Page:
I can hardly believe my luck: to interview the greatest climate researcher of our times! He is the climate science pioneer who invented the very expression global warming, who discovered the ocean conveyor belt and revolutionized our understanding of the ocean’s role in the world’s climate. He is the research innovator who has done groundbreaking research in the carbon cycle, and invented the radiocarbon method with others, which is one of our most valuable tools in dating climate events back in time. This is the man who carries on with climate research, passionately and sedulously, still today, at an age of 82!
His name is Wallace S. Broecker, but we all call him “Wally”. He loves homemade cookies and coffee, is always up for a chat and gives a warm welcome to anybody who knocks on his office door in need to discuss some science.
He is wise and charming, and yet so young in his ability to think and make connections. His career started in the late 1950s at the Lamont-Doherty Earth Observatory of Columbia University in New York, and here he still keeps busy today, as Newberry Professor of Earth and Environmental Sciences.
He is the heart of the Institute; Lamont without Wally would be like a sailboat without keel. Under his watch, climate research has navigated into deep seas. He has discovered things about the world’s oceans that are now the basis of knowledge for ongoing climate research. Always open for the fresh winds of new ideas, Wally helped to bring climate research into public attention. And this for a very good reason: Global warming!
I am a little bit nervous; this interview is certainly a grandiose challenge in my very young career as a scientific writer. And even though I came to know Wally as unbelievably friendly and obliging during my six-month research stay at Lamont, I am still sitting in front of one of the world’s greatest minds in climate science! There is so much I can learn from him, so much I want to ask.
Wally, where do you find the good questions that lead you to the answers we all are looking for?
“Oh, I’m just good in putting together apples and oranges” Wally replies. His matchless career impressively shows that he has always been an ideas man. But you can’t really have good ideas without asking the good questions. As a dyslexic, his mind engages in listening and thinking rather than reading, he adds. And indeed, a look around in his office reveals the complete lack of something we all expect in any office nowadays: a computer! Instead, he writes every article by hand.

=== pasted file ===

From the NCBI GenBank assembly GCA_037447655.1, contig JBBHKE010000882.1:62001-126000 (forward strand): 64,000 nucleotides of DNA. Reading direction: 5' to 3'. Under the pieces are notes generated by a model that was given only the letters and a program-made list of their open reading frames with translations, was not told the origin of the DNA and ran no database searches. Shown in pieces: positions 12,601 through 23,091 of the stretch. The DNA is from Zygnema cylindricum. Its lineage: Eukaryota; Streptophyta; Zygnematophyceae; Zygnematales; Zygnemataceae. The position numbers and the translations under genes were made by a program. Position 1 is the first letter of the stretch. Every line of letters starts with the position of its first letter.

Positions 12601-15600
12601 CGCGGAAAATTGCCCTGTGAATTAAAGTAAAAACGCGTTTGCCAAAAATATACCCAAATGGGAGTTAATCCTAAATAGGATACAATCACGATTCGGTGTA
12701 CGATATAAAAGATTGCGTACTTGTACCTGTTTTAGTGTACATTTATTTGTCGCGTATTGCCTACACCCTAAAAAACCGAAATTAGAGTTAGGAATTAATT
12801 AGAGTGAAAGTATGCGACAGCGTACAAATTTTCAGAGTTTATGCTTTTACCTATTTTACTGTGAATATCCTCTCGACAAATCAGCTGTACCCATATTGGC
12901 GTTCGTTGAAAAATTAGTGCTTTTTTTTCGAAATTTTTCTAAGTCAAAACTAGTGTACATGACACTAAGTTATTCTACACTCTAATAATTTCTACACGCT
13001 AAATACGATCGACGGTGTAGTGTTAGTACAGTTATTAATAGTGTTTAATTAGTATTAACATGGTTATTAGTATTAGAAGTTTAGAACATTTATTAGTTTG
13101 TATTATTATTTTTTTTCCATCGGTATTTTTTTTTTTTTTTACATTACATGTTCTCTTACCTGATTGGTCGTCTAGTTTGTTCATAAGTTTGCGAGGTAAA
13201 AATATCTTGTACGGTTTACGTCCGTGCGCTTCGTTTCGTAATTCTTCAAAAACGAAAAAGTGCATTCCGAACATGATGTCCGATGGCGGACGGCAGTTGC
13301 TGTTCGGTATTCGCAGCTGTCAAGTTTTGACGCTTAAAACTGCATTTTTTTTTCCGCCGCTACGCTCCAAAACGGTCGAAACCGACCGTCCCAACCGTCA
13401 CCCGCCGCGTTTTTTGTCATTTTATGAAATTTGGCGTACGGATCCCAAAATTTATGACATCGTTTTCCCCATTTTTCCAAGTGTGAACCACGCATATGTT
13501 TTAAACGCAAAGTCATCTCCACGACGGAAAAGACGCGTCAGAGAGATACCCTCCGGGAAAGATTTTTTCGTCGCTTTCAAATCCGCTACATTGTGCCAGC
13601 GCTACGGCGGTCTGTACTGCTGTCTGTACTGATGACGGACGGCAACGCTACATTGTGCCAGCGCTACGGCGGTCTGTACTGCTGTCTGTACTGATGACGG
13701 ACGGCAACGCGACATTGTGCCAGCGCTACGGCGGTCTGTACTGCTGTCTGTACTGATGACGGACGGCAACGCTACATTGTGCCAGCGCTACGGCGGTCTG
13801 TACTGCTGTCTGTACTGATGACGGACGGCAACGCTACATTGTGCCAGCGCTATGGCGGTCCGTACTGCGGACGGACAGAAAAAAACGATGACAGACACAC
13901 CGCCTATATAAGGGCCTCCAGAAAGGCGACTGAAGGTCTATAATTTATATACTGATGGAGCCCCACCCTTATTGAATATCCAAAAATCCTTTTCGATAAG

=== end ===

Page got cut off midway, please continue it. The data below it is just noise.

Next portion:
“When there is something that comes along that you know doesn’t quite fit, your mind jumps and does things it wouldn’t do ordinarily. You get better ideas when your mind gets jumbled. […] You got a way you’ve been thinking about something, and then somebody comes along and jars it, and says, hey, wait a minute, that’s not right!” The ability of putting together loose pieces of information to a bigger picture is one of the main qualities that make Wally so extraordinarily good in his field.
In the 1990s, guest lecturer J. Chappellaz showed the first methane record from Antarctic ice cores at Lamont hall. Before that lecture, researchers commonly correlated what we today call the Antarctic Cold Reversal (a period of colder climate conditions in Antarctica that interrupted the warming trend at the end of the last ice age) with the Younger Dryas (a period of climate deterioration in the Northern hemisphere before the transition into the Holocene). The methane records clearly contradicted this assumption. Wally immediately realized what that meant: There has to be a bipolar seesaw! And that was the birth of another groundbreaking idea that he contributed to climate science. The bipolar seesaw is the theory that the climate states of the two Polar Regions are in antiphase. That means when climate is warmer in the Arctic, conditions are colder in Antarctica, and vice versa.
Wally has published more than 450 scientific articles and ten books. He has passed on his knowledge by mentoring young scientists for more than sixty years. He has been awarded the National Medal of Science, along with several other prestigious awards.
What is your advice for us young scientists on scientific writing?
“Know what you write about. Write what you are comfortable with. Spend two hours every morning writing, and do that first.”
Wally reveals he has always been a morning person. His office is a big, bright room with windows covering one whole side. You get the impression of entering the bridge of a ship, an impression supported by the appearance of a helm next to his big wooden desk. Wally smiles encouragingly at me and waits for the interview to continue. He concentrates deeply, as he always does when someone addresses him with a question or a constructive comment. Before answering my questions, he takes a few moments to think, sitting calm and relaxed. Behind him, the wind plays with treetops on this sunny summer afternoon.
I want to know more about what he thinks about the state of climate research, he who has been there the entire voyage from the very beginning.
What is his opinion on global warming and CO2? We hoisted the sails with the industrialization; but in which direction are we sailing now? Does he see hope for our Earth to get off lightly, despite the devastating threat of warmer temperatures, rising sea levels, increasing natural hazards and, the chief cause of all this: our escalating hunger for energy?
His answers will come.
In – wait for it – Captain Climate – Talking to Wally Broecker Part II: CO2 and Global Warming